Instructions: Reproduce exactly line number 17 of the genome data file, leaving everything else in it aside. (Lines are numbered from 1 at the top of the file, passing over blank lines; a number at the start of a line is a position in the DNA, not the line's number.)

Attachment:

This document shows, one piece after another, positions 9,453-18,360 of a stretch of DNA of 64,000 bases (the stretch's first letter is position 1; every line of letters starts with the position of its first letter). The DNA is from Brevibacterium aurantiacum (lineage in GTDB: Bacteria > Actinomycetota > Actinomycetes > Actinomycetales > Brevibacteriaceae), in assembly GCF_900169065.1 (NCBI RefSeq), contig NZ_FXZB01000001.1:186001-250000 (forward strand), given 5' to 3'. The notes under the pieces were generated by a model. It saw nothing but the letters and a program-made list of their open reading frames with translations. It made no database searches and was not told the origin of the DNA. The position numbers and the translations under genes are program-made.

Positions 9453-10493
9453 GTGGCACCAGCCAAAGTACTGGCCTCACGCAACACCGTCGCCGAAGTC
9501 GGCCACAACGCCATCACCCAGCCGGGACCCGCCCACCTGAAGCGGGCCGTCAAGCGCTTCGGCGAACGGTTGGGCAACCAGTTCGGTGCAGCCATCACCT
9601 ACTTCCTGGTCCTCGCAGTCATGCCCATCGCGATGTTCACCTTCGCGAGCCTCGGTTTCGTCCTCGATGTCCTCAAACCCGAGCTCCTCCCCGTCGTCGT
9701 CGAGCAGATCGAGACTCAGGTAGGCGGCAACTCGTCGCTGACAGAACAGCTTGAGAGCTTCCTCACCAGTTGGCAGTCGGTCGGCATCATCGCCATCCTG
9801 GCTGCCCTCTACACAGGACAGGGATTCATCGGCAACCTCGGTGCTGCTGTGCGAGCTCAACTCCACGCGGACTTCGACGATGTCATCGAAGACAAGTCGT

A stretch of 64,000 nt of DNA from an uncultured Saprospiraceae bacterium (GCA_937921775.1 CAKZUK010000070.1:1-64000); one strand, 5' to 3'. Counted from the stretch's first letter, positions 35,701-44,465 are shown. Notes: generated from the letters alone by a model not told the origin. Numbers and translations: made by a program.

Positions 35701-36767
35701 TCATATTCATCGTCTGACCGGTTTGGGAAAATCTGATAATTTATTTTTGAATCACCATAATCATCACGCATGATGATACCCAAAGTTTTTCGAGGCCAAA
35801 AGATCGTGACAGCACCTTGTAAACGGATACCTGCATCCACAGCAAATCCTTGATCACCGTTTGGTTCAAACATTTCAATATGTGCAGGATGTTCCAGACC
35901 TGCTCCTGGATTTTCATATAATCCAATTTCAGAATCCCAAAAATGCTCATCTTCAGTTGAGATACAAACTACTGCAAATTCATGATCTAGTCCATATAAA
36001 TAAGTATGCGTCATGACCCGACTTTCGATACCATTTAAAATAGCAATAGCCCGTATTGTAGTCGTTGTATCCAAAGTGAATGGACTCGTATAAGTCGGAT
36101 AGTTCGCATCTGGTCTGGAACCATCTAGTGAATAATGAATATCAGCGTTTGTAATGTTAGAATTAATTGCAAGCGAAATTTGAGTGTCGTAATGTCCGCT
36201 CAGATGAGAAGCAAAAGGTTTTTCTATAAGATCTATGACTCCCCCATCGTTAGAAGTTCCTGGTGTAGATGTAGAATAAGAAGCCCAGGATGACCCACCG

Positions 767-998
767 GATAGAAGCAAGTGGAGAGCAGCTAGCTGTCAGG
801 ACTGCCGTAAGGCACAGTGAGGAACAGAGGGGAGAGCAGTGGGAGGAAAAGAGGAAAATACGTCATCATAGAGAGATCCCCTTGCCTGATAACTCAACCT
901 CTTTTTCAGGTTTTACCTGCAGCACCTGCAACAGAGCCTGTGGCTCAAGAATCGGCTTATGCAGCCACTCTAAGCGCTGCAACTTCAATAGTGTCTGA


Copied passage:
767 GATAGAAGCAAGTGGAGAGCAGCTAGCTGTCAGG